Daughter of Necessity October 1, 2014 Daughter of Necessity Marie Brennan Tell me, O Muse, of that ingenious heroine... Midway Relics and Dying Breeds September 24, 2014 Midway Relics and Dying Breeds Seanan McGuire Between the roots and the sky. The Golden Apple of Shangri-La September 23, 2014 The Golden Apple of Shangri-La David Barnett A Gideon Smith story. Selfies September 17, 2014 Selfies Lavie Tidhar Smile for the camera.
From The Blog
September 29, 2014
Powerful Words:The Hitchhiker’s Guide to the Galaxy
Anton Strout
September 29, 2014
Slarom, the Backward Morals of Fairytales
Jack Heckel
September 25, 2014
After Paris: Meta, Irony, Narrative, Frames, and The Princess Bride
Jo Walton
September 23, 2014
It’s All About the Benjamins in Sleepy Hollow: “This is War”
Leah Schnelbach
September 23, 2014
The Death of Adulthood in American Culture: Nerd Culture Edition
Lindsay Ellis
Showing posts by: Leah Schnelbach click to see Leah Schnelbach's profile
Oct 1 2014 11:00am

Millennial Tension: Selfie Does Everything Wrong, Generates Negative Feels


OK, let me say this first: I love John Cho. I have spoken before about his excellent stretched-neck acting in Sleepy Hollow. I love Karen Gillan. While I had many, god, so many some issues with Amy Pond, I always thought she did a great job with the character, and she was fun as Nebula in GoTG. And here, again, they do their best, but this thing was doomed from the start. Do we seriously need a new version of Pygmalion? Do we need “older stuffy dude angrily mansplains life to a young woman who’s trying to figure herself out”?

[Has Lena Dunham accomplished nothing?]

Sep 30 2014 3:05pm

Cleaning Up After George Washington: Sleepy Hollow: Children of the Revolution

Sleepy Hollow Children of the Revolution Keith R A DeCandido review

Keith R.A. DeCandido, our faithful Tor.com Deep Space 9 Rewatcher, has had a long and fabulous career writing SFF. In addition to original work like The Klingon Art of War and Dragon Precinct, he has written tie-in novels for shows including Star Trek, Buffy, Supernatural, Doctor Who. This week he adds to his fictional family with the first Sleepy Hollow tie-in novel: Children of the Revolution.

The narrative travels from Sleepy Hollow to the Astor Court of the Met, from Fort Ticonderoga to the Bronx. It ranges over New York’s history from 1776 all the way up to last January, and fills in some great bits of Ichabod’s backstory, as well as giving us a more emotional portrait of Ichabod, Abbie, Capt. Irving, and Jenny. But, most important, there’s a new mystery, and it involves Irving’s past!

[Read more]

Sep 30 2014 12:00pm

Cheat Death the Benjamin Franklin Way in Sleepy Hollow: “The Kindred”

Sleepy Hollow Kindred

All right, I need to get something off my chest. The Sleepy Hollow theme song is driving me crazy. Really, truly crazy, because it loops in my head, but, you know the point where it sort of fades into a deeper note and then ends? In my head, it segues into “The Theme from Arthur.” I don’t even think I’ve ever seen Arthur. Why is this happening to me? Is the show trying to get me into the correct state of lunacy to enjoy it? Is my brain trying to murder me? What the hell motive could my brain have for murdering me?

Lets try to recap this sucker.

[I’ve always been good to you, brain!]

Sep 23 2014 1:30pm

It’s All About the Benjamins in Sleepy Hollow: “This is War”

So how was everyone’s summer? Do we all remember where Sleepy Hollow left us last year? Ichabod’s buried alive, Abbie’s in Purgatory, Purgatory continues to deviate from every catechism class I ever avoided, Henry is actually War and also actually Ichabod’s son Jeremy, and—hang on, there’s waaaay too much to cover here. Check out Fox’s recap to get up to speed.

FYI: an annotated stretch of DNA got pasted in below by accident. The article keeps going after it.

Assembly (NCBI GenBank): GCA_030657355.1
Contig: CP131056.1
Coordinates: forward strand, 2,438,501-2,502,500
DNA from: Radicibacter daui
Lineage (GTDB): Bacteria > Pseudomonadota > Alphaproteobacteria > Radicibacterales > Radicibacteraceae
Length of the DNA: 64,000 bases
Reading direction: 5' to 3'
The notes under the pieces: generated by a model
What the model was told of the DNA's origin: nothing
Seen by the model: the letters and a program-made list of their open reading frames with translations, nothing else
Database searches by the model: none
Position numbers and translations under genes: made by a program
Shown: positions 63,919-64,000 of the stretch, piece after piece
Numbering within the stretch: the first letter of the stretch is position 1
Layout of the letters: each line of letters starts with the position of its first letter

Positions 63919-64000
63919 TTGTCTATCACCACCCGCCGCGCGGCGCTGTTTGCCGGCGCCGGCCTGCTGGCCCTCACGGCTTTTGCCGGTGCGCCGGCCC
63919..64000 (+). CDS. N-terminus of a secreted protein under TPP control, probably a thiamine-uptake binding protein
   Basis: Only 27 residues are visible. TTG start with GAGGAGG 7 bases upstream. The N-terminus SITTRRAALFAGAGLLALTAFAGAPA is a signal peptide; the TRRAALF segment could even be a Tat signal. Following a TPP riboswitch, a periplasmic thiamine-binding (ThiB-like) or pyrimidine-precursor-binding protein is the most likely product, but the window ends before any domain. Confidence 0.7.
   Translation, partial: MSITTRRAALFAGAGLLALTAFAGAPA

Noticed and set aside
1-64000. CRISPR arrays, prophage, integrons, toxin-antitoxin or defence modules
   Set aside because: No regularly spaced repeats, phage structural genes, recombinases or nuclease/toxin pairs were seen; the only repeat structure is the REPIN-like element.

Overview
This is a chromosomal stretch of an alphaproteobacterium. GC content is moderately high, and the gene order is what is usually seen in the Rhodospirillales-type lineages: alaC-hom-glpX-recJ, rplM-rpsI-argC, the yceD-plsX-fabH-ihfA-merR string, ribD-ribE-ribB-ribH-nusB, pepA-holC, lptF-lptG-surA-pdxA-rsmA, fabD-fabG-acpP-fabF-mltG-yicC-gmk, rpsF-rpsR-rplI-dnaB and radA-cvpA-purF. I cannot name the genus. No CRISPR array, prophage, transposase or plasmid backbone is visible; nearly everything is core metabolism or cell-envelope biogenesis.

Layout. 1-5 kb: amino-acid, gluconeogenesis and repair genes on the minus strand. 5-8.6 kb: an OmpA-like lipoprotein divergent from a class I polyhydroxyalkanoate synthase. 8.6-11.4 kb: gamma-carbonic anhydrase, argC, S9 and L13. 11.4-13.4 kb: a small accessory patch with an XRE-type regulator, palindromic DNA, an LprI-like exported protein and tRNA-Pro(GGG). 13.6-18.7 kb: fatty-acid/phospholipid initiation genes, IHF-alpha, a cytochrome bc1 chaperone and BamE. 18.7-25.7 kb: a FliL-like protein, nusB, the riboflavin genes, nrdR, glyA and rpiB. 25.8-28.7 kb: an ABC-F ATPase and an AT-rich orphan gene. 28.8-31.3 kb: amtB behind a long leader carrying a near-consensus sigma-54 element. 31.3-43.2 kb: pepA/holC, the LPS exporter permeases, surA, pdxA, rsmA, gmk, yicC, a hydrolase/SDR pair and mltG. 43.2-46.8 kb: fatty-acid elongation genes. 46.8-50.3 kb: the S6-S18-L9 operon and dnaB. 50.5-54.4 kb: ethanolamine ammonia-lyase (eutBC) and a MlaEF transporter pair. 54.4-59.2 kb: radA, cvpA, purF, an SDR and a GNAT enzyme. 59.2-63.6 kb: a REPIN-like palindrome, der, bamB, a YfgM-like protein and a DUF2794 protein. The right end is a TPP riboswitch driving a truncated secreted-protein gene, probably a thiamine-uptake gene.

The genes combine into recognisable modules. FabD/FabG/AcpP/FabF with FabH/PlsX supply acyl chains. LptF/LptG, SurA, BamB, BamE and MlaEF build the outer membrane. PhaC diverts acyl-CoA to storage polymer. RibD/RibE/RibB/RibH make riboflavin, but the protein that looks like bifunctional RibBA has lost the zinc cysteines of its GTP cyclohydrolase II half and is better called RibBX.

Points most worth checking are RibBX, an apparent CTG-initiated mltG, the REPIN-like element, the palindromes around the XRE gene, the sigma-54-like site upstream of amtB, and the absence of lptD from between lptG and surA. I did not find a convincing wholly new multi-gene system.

So for the season premiere, “This is War,” you want to see Ichabod and Abbie attempting to bust out of their respective prisons, right? And you want to see Henry savoring evil witticisms like they were… I don’t know, cherry tomatoes or something? And you want to see Jennie being her usual BAMF self? What if I told you, dear friends, that not only do you get all of that, but that ICHABOD SNARKS ON BEN FRANKLIN THE WHOLE TIME?

[This is a great day to a sleepyhead. Read on!]

Sep 21 2014 10:00am

H.G. Wells Invented Everything You Love

HG Wells Art by David A. Johnson H.G. Wells is considered one of the fathers of science fiction, and if you look at a brief timeline you’ll see why he’s so extraordinary:

  • 1895: The Time Machine
  • 1896: The Island of Doctor Moreau
  • 1897: The Invisible Man
  • 1898: The War of the Worlds
  • 1901: The First Men in the Moon

So basically for four consecutive years Wells got out of bed on New Year’s Day and said, “What ho! I think I’ll invent a new subgenre of scientific fiction!” And then he took a year off, only to return with a story about a moon landing. If it wasn’t for that gap in 1900, he probably would have invented cyberpunk, too.

[Read More]

Sep 21 2014 10:00am

The Great Stephen King Birthday Cinema Celebration!

Stephen King Art by David A. JohnsonI love Stephen King, as a writer, as a proclaimer of the greatness of genre literature, and, maybe most of all, as a guy. He was the first author I knew who—actually, scratch that. Stephen King was the first author I knew.

I recognized the names of children’s authors, and some of the bigger pulpy adult authors that my parents read (my mother was a huge Dick Francis fan, and our house had the requisite copies of Clan of the Cave Bear and Shogun) but King was the first author I saw being interviewed on TV. He was the only author I knew who wrote introductions to his own books, and I got a real sense of him as a person form reading them.